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Barbara Gordon Moves to a New Side of Gotham in Batgirl #35

Barbara Gordon Moves to a New Side of Gotham in Batgirl #35


Batgirl #35

Written by Brenden Fletcher and Cameron Stewart

Art by Babs Tarr

Published by DC Comics


Landing on shelves this Wednesday, Batgirl #35 feels likes something from a different time and place. It goes against the grain compared to DC Comics’ regular output, a laid back slice of life superhero tale where our hero barely puts on a mask. Brenden Fletcher and Cameron Stewart take up the reins on this title after a three year run by fan-favorite Gail Simone, making this a big pair of shoes to fill..

The issue opens up with Barbara Gordon getting all her earthly possessions into a moving van as she heads off to a new place to live and a new status quo. Shortly, after a full night of partying, Barbara finds herself stuck in a real crisis as her laptop (and all her research and Batgirl data on it) stolen which leads her on the road to find thieves who have been making off with the computers and smartphones in her new neighborhood. It’s a solid done-in-one issue with promising lead to feed into next month.

The highlight of this issue is by far is the art by Babs Tarr whose style can go from tranquil to energetic in a beat. Most of the comic is laid back as Barbara settles into her new life. She’s not facing off against the latest escapee of Arkham Asylum as she settles in, but the bigger battles will likely come in due time. The issue also shines in how it shows Barbara Gordon using her detective skills as a civilian, something often missed in the Batman titles. This is a book that is very reader friendly as it requires little to no extra knowledge of the previous run on Batgirl. While it runs that risk at first by introducing Black Canary in a supporting role as a pseudo tie-in of Birds of Prey, it’s explained very well with only a few lines of dialogue required. This is also one of the most diverse mainstream books coming out from the Big Two as it sports a large supporting cast of numerous colors, genders, and sexualities and presents them in a way that doesn’t feel cynically demanded by a PR department.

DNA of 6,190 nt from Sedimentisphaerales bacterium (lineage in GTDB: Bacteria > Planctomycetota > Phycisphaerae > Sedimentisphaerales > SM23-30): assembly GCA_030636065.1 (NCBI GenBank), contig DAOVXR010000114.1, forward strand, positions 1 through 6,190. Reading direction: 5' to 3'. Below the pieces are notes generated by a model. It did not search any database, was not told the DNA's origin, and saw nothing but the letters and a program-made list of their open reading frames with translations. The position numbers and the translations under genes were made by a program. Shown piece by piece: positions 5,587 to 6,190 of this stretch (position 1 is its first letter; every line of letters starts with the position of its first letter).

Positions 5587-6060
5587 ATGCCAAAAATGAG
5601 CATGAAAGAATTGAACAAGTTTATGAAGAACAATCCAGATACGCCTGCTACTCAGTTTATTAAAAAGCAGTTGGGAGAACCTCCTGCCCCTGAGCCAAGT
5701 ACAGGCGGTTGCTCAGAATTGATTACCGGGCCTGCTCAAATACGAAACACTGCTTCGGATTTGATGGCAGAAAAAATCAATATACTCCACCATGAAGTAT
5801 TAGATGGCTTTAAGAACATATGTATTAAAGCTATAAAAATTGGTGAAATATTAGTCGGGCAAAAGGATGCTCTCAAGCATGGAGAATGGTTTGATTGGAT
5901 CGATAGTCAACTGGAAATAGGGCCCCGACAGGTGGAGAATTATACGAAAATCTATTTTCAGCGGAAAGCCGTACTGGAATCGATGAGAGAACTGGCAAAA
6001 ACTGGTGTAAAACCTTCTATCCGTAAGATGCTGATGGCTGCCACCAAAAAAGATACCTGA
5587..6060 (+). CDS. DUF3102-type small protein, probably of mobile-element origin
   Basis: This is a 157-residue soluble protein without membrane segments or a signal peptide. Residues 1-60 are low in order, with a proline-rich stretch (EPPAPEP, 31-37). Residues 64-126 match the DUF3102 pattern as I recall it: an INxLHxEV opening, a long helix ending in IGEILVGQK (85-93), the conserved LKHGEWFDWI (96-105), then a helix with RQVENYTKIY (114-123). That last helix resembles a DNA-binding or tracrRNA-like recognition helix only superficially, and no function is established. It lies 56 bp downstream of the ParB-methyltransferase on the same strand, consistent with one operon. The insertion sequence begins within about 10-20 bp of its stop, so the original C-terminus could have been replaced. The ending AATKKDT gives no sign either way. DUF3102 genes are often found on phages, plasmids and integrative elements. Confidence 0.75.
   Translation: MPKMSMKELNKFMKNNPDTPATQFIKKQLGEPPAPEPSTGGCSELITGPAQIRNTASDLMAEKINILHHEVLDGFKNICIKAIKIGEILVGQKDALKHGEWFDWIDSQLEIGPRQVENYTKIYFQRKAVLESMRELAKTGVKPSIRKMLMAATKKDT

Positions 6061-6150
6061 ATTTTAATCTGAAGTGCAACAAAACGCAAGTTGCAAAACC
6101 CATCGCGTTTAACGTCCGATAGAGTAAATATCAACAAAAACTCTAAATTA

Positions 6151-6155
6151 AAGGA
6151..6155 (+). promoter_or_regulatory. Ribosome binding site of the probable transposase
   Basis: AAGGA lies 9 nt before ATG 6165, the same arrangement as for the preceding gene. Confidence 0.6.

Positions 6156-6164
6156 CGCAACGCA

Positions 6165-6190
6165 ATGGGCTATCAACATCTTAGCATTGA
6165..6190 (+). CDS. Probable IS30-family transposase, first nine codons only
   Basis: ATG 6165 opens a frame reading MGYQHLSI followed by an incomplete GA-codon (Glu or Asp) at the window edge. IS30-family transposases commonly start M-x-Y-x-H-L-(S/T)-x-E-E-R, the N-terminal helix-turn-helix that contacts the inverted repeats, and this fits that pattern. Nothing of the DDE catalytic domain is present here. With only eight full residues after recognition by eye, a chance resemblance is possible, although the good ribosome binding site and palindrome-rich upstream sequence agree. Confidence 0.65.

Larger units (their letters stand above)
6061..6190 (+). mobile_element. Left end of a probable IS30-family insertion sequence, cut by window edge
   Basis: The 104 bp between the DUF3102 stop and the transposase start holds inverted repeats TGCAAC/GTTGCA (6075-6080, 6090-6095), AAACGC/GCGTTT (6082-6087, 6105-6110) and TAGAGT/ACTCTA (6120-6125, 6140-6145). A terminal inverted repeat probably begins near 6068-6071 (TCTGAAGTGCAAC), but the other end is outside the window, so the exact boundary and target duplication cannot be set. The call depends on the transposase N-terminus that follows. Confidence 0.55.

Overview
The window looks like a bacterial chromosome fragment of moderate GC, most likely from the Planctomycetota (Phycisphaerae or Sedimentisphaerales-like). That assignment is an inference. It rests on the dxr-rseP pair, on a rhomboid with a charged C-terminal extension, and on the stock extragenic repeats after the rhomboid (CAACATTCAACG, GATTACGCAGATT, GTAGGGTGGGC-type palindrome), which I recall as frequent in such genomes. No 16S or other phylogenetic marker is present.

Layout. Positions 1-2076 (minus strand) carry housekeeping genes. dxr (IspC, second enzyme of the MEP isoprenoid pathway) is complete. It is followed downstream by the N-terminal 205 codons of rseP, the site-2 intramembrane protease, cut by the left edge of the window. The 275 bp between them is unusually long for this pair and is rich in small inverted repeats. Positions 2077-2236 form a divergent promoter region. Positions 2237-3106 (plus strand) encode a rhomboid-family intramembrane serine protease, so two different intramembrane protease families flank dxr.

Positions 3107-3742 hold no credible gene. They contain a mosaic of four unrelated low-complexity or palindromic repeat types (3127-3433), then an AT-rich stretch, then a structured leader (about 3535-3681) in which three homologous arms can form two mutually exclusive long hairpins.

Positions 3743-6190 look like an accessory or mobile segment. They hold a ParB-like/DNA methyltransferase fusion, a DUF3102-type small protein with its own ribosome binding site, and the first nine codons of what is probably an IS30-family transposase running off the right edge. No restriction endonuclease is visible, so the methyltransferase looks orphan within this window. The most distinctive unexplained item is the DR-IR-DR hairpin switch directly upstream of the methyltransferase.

However that is not to say this issue is perfect. Writers Brenden Fletcher and Cameron Stewart are new and not as well tuned for writing. It’s clear they are aiming for something akin to Marvel’s Ms. Marvel series and possibly overdoing it. There’s a lot of excessive use of social networking and blogging that comes off heavy handed, like the only things college students do are throw parties, update their statuses, hook up, and drink Starbucks. It pulls one out of the experience, and only gets worse at the very end with the villain being an obnoxious DJ who speaks in hashtags. Here’s hoping he never returns.

Despite its flaws, Batgirl #35 is a very promising issue for a new direction by DC to broaden their audience and tone of their universe. With the arrival of this and Gotham Academy, the DC Universe just got a little brighter.